BE: The Red Wedding was certainly traumatic.
JK: Even though I knew it was coming, that scene was still tough to watch.
FFG: There's certainly a lot that's brutal in Game of Thrones, and Cosmic Encounter has firmly established itself as one of the wildest and most hilarious games on the market. How did you approach the differences between the style and tone of Game of Thrones and the style and tone of Cosmic Encounter?
PO: I was worried that Cosmic was a funny game and that in Game of Thrones you have to search long and hard to find humor.
GO: It's funny, I've been following all the comments on BoardGameGeek and Amazon Vine, and some people have said The Iron Throne is "meaner" than Cosmic. Which is to be expected.
JK: A lot of it relates to the focus on the characters; they’re the ones who hold special abilities and effects, and they’re also the ones who can die horribly. Instant, cruel, and unexpected demise is an aspect of the show that was really important to capture.
FFG: Greg, do you feel it’s fair to say that The Iron Throne is “meaner”?
GO: Yes. The Cosmic Encounter theme has always been lighthearted and funny, and we all know Game of Thrones is pretty grim.
BE: I remember discussing that fundamental difference about the amount of humor in Cosmic Encounter and how or what we would do with it in Game of Thrones.
GO: I think if The Iron Throne ended up being as funny and silly as Cosmic Encounter, we might not have made the best game for this particular project.
PO: In The Iron Throne, players do laugh, but a lot of it—I think—comes from a mindset about the characters from the series.
BE: As it turned out, the experience of The Iron Throne is fun and funny, especially when players really get into playing their family house characters.
PO: When I playtested with Game of Thrones fans, they immediately jumped into the roles of the HBO characters and brought the history of the series into their decision-making process. In Cosmic Encounter, there is no accumulated baggage for a given alien.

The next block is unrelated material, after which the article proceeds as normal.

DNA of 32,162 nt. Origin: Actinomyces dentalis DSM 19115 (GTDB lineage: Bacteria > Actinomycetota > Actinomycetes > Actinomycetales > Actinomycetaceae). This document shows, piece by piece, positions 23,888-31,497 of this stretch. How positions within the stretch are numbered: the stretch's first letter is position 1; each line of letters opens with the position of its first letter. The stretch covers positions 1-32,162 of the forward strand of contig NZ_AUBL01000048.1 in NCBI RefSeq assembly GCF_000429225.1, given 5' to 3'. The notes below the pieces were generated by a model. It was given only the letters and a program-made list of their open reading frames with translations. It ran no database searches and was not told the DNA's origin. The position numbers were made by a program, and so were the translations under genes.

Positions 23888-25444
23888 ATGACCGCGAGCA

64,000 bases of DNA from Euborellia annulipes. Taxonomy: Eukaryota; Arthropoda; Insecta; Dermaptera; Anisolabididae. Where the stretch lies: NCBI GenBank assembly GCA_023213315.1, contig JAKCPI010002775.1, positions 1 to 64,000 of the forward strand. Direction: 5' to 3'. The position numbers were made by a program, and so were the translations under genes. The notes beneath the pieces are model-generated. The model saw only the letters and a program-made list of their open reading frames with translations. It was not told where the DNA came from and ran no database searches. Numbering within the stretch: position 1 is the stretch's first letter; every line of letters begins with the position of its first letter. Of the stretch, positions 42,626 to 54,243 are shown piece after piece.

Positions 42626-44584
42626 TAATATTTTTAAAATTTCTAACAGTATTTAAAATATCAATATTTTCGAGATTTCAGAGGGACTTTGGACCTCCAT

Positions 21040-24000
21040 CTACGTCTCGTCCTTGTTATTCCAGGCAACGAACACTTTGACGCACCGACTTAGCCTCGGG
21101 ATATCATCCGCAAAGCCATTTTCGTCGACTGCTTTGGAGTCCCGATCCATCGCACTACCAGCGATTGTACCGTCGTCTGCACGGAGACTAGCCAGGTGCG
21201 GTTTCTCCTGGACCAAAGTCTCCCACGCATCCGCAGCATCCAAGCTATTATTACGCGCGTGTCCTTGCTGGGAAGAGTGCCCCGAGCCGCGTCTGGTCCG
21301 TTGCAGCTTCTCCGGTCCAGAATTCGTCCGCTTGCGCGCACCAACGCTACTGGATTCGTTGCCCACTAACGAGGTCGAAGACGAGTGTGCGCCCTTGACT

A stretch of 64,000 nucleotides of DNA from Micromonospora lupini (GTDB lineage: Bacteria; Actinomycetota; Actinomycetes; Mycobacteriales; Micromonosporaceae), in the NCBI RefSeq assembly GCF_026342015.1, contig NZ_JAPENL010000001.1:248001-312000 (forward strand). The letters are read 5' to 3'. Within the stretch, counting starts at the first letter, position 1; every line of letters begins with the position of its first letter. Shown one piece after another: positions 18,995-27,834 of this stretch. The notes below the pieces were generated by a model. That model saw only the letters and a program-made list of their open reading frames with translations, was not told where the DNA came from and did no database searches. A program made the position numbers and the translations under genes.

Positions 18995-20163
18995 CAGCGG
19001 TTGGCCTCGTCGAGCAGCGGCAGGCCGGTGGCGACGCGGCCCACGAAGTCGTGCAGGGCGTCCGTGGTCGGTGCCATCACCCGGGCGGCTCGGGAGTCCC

JK: A lot of folks find a lot of enjoyment in the referential moments as well, the ones where characters behave exactly the way they would in the series.
BE: Yes. The Iron Throne is connected closely to the experience of the HBO series. However, players who have not watched the series can still slip easily into the different family psychological mindsets because the characters are in some ways familiar archetypes.
PO: So if Stark allies with Lannister, there are mutterings and muted chuckles: is the backstab afoot?
The Backstab Is Always Afoot
How well does The Iron Throne build upon the core of Cosmic Encounter to capture the essence of Game of Thrones?
Characters will rise and fall. One minute, Jaime Lannister might be leading an army to victory, and the next, he might be chained in the Tyrell's dungeons. Arya might be forced to watch Bran suffer and die, but if she does, there's a good chance she'll get her vengeance upon the House that killed him. And it's always easy to make alliances when there's little at stake, but once you draw nearer the Iron Throne, you'll learn who your true friends are—you have none!
Next week, we'll have the second half of our interview with designers Bill Eberle, Peter Olotka, Greg Olotka, and Justin Kemppainen. In the meantime, you and your friends can dive into your own games of The Iron Throne and discover how they immerse you in the world of Westeros.
The Iron Throne is available at retailers and online via our webstore.